STM32L4 Core

Cores are the underlying magic that make the Arduino API possible
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GrumpyOldPizza
Posts: 188
Joined: Fri Apr 15, 2016 4:15 pm
Location: Denver, CO

Re: STM32L4 Core

Post by GrumpyOldPizza » Tue Jan 30, 2018 3:37 pm

MGeo wrote:
Tue Jan 30, 2018 11:00 am
Ok, I'll beg for forgiveness on not following directions... :).

I'm more or less following the design philosophy of this https://www.safetty.net/download/pont_e ... xtract.pdf

For this high integrity scheduler co-operative scheduler I would want to hook SysTick, and be aware of any higher priority interrupts that may interfere with task timing. So understanding the core workings is part of my learning exercise here. The followings appear to work as expected, very cool:

Code: Select all

/*
  GrumpyOldPizza L4 Core on NUCLEO-L432KC board.
  Test to hook SysTick, incremeent a counter in SysTick callback,
  toogle LED on for one second, then off for one second, repeatedly.
 */
 
// Pin 13 has an LED connected on most Arduino boards
int led = 13;

volatile bool oneSecFlag = false;
volatile int16_t oneSecCount = 0;

// the setup routine runs once when you press reset:
void setup() {
  Serial.begin(115200);
  delay(1000);
  Serial.println("Setting up...");
  // initialize the digital pin as an output.
  pinMode(led, OUTPUT);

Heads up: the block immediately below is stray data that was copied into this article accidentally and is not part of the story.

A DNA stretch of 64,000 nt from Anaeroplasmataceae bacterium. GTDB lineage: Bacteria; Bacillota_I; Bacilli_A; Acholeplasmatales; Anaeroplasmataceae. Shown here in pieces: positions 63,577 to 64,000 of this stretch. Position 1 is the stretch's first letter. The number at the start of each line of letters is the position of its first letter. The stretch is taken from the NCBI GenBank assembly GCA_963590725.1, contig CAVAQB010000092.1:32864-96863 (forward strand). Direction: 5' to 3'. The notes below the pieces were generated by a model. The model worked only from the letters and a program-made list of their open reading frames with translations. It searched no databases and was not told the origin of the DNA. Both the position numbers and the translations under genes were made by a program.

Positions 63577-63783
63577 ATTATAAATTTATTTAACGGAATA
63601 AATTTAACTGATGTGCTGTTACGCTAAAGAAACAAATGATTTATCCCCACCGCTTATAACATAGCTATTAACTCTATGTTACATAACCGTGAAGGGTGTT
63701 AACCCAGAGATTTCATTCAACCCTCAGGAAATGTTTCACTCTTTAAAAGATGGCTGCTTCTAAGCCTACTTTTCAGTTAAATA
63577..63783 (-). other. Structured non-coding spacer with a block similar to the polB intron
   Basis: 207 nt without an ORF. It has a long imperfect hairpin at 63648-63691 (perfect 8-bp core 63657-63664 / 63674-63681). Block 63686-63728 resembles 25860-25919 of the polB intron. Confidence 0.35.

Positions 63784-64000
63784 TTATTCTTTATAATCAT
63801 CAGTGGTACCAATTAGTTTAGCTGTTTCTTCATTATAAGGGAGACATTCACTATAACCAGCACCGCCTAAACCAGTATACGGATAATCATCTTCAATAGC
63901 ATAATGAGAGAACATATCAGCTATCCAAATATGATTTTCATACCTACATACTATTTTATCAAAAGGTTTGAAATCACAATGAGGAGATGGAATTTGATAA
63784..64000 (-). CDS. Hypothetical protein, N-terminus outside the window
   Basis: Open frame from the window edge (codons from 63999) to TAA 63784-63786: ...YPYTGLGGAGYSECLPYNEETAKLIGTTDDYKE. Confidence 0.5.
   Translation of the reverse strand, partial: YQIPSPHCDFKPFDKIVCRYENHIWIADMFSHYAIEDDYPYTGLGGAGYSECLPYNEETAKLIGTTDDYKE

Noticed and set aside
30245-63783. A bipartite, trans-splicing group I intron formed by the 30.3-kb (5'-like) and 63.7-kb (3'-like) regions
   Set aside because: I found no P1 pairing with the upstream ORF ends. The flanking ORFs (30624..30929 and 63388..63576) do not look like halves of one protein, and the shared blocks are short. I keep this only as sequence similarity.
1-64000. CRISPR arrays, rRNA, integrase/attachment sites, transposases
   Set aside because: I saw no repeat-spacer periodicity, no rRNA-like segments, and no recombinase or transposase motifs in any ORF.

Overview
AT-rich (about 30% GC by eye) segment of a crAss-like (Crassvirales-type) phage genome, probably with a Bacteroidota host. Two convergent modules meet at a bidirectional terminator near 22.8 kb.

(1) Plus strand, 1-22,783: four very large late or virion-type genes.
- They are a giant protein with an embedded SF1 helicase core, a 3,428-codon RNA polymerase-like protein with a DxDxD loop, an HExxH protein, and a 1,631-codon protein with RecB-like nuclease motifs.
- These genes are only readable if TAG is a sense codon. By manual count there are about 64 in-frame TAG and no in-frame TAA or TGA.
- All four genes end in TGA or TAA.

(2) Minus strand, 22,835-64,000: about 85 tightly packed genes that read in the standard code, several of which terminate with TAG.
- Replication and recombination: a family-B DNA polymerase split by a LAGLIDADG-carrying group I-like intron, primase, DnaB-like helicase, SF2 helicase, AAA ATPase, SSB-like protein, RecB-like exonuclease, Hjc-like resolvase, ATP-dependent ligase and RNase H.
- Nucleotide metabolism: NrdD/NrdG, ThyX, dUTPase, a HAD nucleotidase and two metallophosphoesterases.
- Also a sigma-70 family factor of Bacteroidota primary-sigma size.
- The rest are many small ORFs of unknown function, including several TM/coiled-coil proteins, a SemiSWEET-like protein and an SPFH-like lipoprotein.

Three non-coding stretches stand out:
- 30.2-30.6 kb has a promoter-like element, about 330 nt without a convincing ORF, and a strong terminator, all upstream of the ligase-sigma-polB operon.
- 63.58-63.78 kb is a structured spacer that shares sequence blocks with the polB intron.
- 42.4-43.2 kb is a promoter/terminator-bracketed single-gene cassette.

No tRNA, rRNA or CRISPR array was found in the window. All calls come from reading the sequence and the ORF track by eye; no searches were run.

//armv7m_systick_notify(L4_SYSTICK_Callback, NULL); 
  armv7m_systick_notify( (armv7m_systick_callback_t)L4_SYSTICK_Callback, NULL); 
}

// the loop routine runs over and over again forever:
void loop() {

  if (oneSecFlag == true) {
    Serial.println("One Second Event has occured, clearing oneSecFlag");
    oneSecFlag = false;
    digitalWrite(led, !digitalRead(led));
  }
  Serial.print("oneSecCount = "); Serial.println(oneSecCount);
  delay(100);
}

armv7m_systick_callback_t L4_SYSTICK_Callback(void) {
  oneSecCount++;
  if (oneSecCount >= 1000) {
    oneSecFlag = true;
    oneSecCount = 0;
  }
}
Please do not use the systick callback directly. The internal timer facility uses this callback to do it's ticking. That one is used in a few places internally, which means if you put your own callback in there you kill parts of the system layer.
For the scheduler implementation I would want to put the processor to sleep at the end of the task list, waking the processor from the SysTick interrupt. Once awake the scheduler scans the task list for ready tasks, execute them and then goes back to sleep until the next 'Tick'. Tick is some integer count of 1msec SysTick.
Usually you put the context switch at the tail of the PendSV handler ...
So my next step is to place the processor to sleep at the end of schedule loop. Would a WFI() or WFE() be recommended? I'm a bit confused between the two. Also, in the above I set context to NULL. I see that _armv7m_systick_control_t struct includes context, but am not yet clear on it's purpose or how it might be used.
__WFE().

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